After learning about the Little Man Computer (LMC) for our Computer Science course, we decided that the simulators and tools out there were insufficient. The existing tools have little to no debugging and the layouts aren't visually pleasing. We also found a serve limitation in tools to learn and gain experience using the LMC. This hopes to change that
What it does
This is a network-blind LMC interpreter with a visually appealing and intuitive GUI. With basic debug features, it is easier to spot and fix problems arising from LMC code.
To teach and show how limiting LMC is, we also built our own simple high-level language (nicknamed Extended LMC (E-LMC))that compiles to LMC. This tool can show people how even supposedly simple commands are actually very complex and require lots of code
How we built it
We collaboratively developed separate sections. Kacper worked on the GUI, Jack worked on the back-end, and Rory worked on E-LMC. Due to the network-blind communication protocol between programs, it's possible for all these programs to be independent of each other but still communicate and work together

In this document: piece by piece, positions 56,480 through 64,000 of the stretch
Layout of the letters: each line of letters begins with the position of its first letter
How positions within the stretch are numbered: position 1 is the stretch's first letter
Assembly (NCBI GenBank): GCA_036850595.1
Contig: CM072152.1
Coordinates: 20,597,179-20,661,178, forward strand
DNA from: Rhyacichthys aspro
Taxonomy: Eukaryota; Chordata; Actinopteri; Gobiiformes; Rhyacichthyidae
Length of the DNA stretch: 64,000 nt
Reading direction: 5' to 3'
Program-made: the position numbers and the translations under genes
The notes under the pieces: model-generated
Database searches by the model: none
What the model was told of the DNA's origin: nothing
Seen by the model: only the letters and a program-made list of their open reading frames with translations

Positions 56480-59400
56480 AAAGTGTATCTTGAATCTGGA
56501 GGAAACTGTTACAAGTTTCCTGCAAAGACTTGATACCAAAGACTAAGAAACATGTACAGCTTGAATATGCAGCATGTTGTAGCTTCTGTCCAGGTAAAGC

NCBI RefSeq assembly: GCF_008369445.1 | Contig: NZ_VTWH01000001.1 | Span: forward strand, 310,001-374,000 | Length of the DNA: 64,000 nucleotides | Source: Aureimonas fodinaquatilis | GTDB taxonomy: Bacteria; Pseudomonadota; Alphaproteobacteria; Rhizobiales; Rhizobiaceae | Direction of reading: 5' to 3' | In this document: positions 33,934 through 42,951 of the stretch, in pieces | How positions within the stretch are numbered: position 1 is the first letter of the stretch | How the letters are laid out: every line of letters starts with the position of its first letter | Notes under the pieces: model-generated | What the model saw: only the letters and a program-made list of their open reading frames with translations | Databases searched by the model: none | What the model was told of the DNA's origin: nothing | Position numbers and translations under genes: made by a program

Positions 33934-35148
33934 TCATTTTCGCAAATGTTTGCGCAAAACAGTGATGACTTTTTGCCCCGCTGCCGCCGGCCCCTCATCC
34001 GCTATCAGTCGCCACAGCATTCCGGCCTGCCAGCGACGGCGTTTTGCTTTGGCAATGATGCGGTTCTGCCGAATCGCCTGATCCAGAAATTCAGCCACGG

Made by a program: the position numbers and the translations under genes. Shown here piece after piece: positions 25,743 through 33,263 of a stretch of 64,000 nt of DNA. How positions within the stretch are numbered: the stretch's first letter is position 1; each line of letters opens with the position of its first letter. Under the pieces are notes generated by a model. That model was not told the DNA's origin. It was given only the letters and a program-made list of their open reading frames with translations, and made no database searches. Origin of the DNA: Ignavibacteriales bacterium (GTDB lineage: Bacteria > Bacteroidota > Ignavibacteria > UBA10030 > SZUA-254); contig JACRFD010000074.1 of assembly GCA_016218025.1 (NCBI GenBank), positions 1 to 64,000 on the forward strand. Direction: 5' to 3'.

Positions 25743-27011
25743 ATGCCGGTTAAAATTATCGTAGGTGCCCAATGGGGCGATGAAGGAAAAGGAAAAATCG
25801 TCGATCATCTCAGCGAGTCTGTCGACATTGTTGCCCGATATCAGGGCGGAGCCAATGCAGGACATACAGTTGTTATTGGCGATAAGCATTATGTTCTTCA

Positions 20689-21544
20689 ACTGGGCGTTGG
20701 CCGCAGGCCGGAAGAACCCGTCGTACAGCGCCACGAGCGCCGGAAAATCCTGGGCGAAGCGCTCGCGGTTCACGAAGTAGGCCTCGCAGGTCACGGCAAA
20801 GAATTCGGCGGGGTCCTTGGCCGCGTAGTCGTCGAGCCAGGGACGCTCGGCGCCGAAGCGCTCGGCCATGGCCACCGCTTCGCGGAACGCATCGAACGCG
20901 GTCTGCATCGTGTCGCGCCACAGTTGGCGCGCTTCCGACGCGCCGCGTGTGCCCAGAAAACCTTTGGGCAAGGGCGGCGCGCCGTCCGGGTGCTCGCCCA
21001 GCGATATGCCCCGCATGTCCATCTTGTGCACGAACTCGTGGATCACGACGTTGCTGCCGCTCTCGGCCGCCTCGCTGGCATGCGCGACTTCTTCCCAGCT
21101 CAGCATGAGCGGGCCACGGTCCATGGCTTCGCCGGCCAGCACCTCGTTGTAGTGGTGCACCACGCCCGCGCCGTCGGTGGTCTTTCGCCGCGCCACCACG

Challenges we ran into
We ran into many challenges. The main problem by far was hardware. One of the laptops simply does not work. It will turn on, but it cannot be used. The workaround for this was to boot a Ubuntu OS from a USB and run it from there. This meant that Kacper, who was the one using that computer, would lose not only all uncommitted work but also the whole environment setup, anytime the computer crashed and turned off
Another challenge we ran into was the complexity of E-LMC. As with any high-level language, it has features that are very abstract. It was difficult to develop compilation tools that would be able to handle nested loops, and so we compromised and restricted user defined branching was restricted
Accomplishments that we're proud of
The GUI has turned out really well. It looks really nice and the animations are smooth. The syntax highlighting is clear and efficient.
The user of server protocols has also allowed for efficent communication between programs